Guardian’s Chris McGreal accuses former US President of “slavishly” succumbing to pro-Israel pressure

We previously commented (here,here), as did CST, on an appalling Comment is Free piece by John Whitbeck, On Palestine, the US is a rogue state, Dec. 29, 2010, which represented another appalling example of the Guardian’s sanctioning of commentators who openly call for Israel’s demise.  

Whitbeck, we noted, prior to his CiF piece, in an essay for CounterPunch in 2009, had characterized Zionism as a “racial supremacist settle colonial experiment” inconsistent with “human decency”.

Whitbeck’s CiF piece, however, went beyond mere anti-Zionism and advanced the classic antisemitic narrative of a dangerously powerful American Jewish community controlling the reigns of government.

Specifically, Whitbeck characterized the U.S. as submitting to a slave-like (“slavish”) subservience” to Israel. 

Sometime after Whitbeck’s vitriol was published, the CST’s Mark Gardner wrote to the Guardian’s Readers’ Editor, and asked the following:

“Can you please explain to me how this notion that the USA is subservient / slavishly subservient to Israel is any different in its rationale to the old antisemitic myth about Jews running the world through domination of politicians, finance and media?

In response to Gardner’s exchange with the Guardian’s Readers’ Editor, the word “slavish” was removed from “slavish subservience to Israel”.

The new piece is here and carries this at its end:

“This article was amended on 17 January 2011. Language that is inconsistent with the Guardian’s editorial policy has been removed.”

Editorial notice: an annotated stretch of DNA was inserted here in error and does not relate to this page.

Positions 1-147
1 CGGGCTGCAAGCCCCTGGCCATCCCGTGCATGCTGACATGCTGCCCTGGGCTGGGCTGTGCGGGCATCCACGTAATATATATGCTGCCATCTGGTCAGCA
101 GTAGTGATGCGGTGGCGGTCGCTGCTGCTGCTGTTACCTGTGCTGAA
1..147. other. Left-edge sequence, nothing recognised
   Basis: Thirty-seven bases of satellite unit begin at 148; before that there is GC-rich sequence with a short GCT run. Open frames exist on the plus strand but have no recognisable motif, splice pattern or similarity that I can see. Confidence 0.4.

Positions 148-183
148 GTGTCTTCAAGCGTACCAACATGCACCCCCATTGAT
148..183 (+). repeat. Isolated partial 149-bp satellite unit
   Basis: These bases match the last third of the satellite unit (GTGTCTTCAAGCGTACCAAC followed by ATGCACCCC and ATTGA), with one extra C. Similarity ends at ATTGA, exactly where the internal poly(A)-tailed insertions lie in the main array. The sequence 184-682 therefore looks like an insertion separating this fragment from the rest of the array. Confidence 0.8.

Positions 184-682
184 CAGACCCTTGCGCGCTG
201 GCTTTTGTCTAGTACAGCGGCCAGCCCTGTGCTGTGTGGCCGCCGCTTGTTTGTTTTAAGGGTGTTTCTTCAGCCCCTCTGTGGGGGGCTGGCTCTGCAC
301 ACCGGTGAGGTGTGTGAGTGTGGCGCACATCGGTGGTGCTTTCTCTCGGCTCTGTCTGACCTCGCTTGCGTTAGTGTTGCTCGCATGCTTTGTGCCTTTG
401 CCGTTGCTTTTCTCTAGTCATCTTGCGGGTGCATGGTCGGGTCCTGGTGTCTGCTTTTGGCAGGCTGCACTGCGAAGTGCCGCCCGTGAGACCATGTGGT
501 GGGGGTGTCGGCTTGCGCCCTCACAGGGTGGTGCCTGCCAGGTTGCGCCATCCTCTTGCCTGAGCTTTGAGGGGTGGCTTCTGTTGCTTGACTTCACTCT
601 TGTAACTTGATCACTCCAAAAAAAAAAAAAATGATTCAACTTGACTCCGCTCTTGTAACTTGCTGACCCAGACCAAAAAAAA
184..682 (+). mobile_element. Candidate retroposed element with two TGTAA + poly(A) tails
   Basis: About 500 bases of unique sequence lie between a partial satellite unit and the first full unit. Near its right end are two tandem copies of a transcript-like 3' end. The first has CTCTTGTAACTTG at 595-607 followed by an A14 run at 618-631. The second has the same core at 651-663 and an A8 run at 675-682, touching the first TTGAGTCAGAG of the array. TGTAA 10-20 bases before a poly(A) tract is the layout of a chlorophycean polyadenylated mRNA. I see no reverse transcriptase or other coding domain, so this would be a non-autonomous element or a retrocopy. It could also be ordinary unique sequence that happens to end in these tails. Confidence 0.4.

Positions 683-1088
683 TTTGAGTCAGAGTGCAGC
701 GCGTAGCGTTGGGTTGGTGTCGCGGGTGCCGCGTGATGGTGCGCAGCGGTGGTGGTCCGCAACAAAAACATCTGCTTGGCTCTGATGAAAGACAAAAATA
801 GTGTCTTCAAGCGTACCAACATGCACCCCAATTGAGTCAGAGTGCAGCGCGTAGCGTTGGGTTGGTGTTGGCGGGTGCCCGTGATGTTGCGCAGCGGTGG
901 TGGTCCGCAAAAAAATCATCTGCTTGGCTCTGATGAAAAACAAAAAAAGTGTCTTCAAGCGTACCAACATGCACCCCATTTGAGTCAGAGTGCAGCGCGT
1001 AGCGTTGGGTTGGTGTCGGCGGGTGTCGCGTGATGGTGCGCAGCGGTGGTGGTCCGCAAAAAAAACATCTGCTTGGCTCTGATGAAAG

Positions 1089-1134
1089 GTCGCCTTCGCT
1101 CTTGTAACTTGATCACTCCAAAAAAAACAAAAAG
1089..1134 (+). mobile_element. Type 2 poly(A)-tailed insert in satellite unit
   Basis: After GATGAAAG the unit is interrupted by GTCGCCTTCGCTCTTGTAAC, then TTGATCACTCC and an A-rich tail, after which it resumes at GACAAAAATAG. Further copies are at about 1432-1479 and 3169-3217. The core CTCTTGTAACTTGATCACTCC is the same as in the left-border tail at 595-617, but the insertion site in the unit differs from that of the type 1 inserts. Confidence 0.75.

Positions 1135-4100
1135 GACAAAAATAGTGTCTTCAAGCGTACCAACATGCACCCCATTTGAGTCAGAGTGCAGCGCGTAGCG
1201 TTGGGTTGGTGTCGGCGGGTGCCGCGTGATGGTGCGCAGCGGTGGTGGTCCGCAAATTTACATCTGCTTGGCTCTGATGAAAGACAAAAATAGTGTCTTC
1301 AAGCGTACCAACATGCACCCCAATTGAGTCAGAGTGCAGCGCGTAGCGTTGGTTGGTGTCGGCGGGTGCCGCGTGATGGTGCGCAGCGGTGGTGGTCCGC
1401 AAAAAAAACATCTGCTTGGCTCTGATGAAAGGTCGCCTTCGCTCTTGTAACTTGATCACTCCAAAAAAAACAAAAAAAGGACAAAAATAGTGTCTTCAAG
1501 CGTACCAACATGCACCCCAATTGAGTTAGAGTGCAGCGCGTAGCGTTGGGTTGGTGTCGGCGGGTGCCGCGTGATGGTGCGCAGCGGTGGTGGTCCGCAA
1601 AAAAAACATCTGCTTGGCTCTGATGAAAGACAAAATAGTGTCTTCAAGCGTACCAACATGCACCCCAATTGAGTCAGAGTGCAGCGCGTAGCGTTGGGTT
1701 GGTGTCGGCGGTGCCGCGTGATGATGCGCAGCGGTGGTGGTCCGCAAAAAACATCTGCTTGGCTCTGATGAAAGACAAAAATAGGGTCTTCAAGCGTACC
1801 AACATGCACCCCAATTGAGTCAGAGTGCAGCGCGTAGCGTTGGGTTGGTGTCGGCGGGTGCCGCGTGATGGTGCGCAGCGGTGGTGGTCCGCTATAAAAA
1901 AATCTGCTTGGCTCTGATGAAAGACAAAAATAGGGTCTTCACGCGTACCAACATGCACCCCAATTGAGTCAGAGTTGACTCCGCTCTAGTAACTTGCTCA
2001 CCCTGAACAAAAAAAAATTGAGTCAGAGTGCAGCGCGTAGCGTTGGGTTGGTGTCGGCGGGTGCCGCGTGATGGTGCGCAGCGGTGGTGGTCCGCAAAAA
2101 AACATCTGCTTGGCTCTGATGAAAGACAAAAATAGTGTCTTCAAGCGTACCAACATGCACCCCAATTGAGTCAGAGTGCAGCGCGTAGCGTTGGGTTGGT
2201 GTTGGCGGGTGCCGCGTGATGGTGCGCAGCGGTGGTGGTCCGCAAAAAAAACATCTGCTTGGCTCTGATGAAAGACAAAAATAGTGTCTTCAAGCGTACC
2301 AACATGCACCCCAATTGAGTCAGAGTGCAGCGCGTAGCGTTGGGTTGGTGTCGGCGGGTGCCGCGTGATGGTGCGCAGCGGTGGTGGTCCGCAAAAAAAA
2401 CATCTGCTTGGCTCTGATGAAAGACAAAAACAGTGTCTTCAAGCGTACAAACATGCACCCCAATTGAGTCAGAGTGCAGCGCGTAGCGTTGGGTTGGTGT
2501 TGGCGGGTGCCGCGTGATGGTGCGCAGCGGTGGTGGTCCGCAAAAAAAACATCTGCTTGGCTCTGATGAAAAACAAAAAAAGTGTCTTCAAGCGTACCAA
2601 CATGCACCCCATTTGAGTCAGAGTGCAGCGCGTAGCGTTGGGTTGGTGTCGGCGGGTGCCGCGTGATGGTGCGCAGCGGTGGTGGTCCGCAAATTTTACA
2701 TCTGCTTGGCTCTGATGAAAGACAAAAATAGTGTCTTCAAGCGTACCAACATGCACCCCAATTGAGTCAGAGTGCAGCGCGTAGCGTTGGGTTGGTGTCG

Chris McGreal’s latest piece in the Guardian, “Barack Obama caught between Israel and his Palestinian promise“, Sept. 16, similarly propagates tropes about the injurious effects of Jewish power on U.S. foreign policy, and used the very language which the Guardian, back in January, acknowledged was inconsistent with their editorial standards.

Wrote McGreal:

Obama followed that up by telling American Jewish leaders that he would put some “daylight” between the US and Israel after eight years of George Bush slavishly refusing to pressure the Jewish state to move toward ending the occupation. [emphasis mine]

Not that the meaning of the word in question is in any way obscure, it still should be noted that McGreal is in effect saying that the President of United States’ relationship with Israel (and/or the organized, pro-Israel, American Jewish community) was similar to that of a slave to his master.  

McGreal’s piece is also filled with grossly misleading and simply dishonest passages meant to buttress his broader narrative of Israeli villainy, such as when he opined:

Barack Obama has good reason to ask what the present Israeli government has ever done for him.

When the White House asked it to halt construction of Jewish settlements in the occupied territories to give peace talks a chance, the building went on.